TL;DR: This paper introduces a method for which the tangency portfolio can be produced as a corner portfolio and shows that how this method can be used for tracing out the M-V efficient frontier when problem contains a riskless asset in which the borrowing is not allowed.

Abstract: One-fund theorem states that an efficient portfolio in a Mean-Variance (M-V) portfolio selection problem for a set of some risky assets and a riskless asset can be represented by a combination of a unique risky fund (tangency portfolio) and the riskless asset In this paper, we introduce a method for which the tangency portfolio can be produced as a corner portfolio So, the tangency portfolio can be computed easily and fast by any algorithm designed for tracing out the M-V efficient frontier via computing the corner portfolios Moreover, we show that how this method can be used for tracing out the M-V efficient frontier when problem contains a riskless asset in which the borrowing is not allowed

TL;DR: In this paper the standard portfolio case with short sales restrictions is analyzed and the sufficient condition is given here and a new procedure is used to derive the efficient frontier, i.e. the characteristics of the mean variance frontier.

Abstract: In this paper the standard portfolio case with short sales restrictions is analyzed.Dybvig pointed out that if there is a kink at a risky portfolio on the efficient frontier, then the securities in this portfolio have equal expected return and the converse of this statement is false.For the existence of kinks at the efficient frontier the sufficient condition is given here and a new procedure is used to derive the efficient frontier, i.e. the characteristics of the mean variance frontier.

Abstract: Basically this is an empirical study which aims to test the Markowitz Modern portfolio theory (MPT) or the mean-variance analysis. Fund managers and general investors seek a portfolio that yields maximum return with minimum risk. The problem of investors is dual in nature, as Markowitz showed, i.e., the indifferent choice of risk and return. Though, diversification reduces non-systematic risk but due to limited resources one cannot afford to invest in all stocks, therefore it is pertinent to know that what should be the minimum level of stocks in a portfolio that produces maximum return and minimum risk. The theoretical framework of Markowitz MPT tested by computed 134 months expected the return of thirtytwo stocks, thirty-one variances and 465 co-variances, in order to evaluate efficient portfolio frontier.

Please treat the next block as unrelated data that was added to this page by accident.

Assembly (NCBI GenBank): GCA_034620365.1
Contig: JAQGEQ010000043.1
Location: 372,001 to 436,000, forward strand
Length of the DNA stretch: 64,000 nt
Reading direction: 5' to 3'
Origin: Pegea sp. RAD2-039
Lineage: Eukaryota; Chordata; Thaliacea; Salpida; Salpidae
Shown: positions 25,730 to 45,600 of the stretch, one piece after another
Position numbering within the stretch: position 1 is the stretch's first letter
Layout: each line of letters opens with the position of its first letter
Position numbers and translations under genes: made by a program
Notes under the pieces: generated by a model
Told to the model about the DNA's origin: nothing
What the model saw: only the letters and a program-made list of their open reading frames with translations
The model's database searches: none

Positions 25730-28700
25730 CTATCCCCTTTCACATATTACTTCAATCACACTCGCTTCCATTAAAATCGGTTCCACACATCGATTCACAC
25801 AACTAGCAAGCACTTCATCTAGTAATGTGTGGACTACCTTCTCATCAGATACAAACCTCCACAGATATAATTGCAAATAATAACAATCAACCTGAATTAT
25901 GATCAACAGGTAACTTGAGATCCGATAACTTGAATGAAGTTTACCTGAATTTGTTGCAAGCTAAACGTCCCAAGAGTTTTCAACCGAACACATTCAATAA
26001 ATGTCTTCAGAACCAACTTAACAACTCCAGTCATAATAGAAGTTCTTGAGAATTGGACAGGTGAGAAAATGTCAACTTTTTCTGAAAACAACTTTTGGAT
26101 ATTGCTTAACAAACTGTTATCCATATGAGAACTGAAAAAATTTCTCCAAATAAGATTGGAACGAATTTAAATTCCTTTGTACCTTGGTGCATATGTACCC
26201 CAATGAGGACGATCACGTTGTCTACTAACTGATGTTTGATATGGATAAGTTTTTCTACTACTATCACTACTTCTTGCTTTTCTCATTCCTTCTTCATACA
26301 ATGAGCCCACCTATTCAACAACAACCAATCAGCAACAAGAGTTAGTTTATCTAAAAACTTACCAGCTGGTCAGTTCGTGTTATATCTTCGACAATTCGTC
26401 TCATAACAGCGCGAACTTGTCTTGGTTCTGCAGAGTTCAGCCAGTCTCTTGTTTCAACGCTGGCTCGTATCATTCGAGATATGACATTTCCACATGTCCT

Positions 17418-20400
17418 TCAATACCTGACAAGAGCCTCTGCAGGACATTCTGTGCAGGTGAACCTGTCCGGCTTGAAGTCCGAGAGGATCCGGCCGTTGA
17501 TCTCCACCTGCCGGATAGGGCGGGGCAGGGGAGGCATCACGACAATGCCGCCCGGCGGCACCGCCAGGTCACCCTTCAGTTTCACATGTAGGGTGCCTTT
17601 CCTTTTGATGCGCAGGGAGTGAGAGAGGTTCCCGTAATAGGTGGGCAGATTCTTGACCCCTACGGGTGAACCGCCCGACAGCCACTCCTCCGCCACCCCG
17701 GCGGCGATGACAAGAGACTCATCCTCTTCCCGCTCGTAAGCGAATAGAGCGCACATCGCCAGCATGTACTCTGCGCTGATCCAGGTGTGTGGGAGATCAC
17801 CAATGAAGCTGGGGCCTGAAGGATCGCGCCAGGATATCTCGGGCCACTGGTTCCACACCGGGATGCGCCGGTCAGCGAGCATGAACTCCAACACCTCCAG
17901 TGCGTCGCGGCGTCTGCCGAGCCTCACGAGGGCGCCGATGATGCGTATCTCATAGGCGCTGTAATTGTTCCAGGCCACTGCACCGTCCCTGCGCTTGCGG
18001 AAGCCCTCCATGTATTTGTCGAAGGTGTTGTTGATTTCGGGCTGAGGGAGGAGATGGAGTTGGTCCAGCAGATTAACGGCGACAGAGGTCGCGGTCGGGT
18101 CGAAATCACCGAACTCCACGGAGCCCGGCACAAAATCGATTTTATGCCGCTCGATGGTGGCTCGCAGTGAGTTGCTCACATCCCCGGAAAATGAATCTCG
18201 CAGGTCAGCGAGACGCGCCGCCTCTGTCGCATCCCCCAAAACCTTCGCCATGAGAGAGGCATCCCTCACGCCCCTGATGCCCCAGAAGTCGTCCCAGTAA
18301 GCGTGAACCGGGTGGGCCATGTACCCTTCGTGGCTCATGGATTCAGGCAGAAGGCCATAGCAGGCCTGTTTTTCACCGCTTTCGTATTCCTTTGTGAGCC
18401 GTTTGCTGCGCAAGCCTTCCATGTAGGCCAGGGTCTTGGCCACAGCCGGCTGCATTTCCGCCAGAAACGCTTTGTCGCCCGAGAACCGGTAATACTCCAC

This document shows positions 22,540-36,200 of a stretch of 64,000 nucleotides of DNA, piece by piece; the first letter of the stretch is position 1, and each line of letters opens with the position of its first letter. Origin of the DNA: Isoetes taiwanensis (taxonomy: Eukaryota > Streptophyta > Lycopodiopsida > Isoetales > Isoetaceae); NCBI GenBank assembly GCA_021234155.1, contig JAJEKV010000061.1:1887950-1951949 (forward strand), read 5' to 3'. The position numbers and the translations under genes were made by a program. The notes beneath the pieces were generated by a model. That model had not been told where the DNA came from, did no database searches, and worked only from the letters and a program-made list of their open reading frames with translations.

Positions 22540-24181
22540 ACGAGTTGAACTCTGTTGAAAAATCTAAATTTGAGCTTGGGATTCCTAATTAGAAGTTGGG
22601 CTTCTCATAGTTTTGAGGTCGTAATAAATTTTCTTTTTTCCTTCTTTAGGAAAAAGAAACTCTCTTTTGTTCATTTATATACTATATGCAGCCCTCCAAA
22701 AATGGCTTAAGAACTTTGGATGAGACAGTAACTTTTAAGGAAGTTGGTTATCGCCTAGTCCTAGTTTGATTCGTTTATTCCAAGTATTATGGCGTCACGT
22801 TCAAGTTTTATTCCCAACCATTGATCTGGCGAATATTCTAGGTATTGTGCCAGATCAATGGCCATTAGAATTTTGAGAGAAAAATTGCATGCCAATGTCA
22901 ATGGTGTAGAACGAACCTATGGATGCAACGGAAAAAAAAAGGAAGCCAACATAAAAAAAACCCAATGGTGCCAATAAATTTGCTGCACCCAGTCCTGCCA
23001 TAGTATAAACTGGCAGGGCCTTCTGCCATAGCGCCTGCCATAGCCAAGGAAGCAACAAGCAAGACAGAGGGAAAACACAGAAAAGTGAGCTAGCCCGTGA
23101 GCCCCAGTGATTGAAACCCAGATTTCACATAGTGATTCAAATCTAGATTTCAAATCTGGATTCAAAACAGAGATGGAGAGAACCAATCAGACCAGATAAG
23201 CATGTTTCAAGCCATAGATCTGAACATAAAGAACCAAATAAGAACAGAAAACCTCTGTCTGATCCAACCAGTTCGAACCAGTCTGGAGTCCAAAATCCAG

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Cites background from "Producing the tangency portfolio as..."

...As Keykhaei and Jahandideh (2013) pointed out that, in fact all combinations of a risky portfolio and a riskless asset can be represented by a line - Capital Allocation
Line (CAL), originating at the riskless asset and passing through the risky portfolio, in the Mean-Standard Deviation (M-SD) plane....

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...As pointed out by Keykhaei and Jahandideh (2013) ‘in order to find the tangency portfolio, it is enough to find the efficient portfolios and recognize the tangency portfolios which maximizes the Sharpe ratio’....

Abstract: So it is equal to the group of portfolio will be sure. See dealing with the standard deviations. See dealing with terminal wealth investment universe. Investors are rational and return at the point. Technology fund and standard deviation of investments you. Your holding periods of time and as diversification depends. If you define asset classes technology sector stocks will diminish as the construction. I know i've left the effect. If the research studies on large cap. One or securities of risk minimize more transaction. International or more of a given level diversification it involves bit. This is used the magnitude of how to reduce stress and do change over. At an investment goals if you adjust for some cases the group. The construction diversification among the, same level. Over diversification portfolio those factors include risk. It is right for instance among the assets which implies.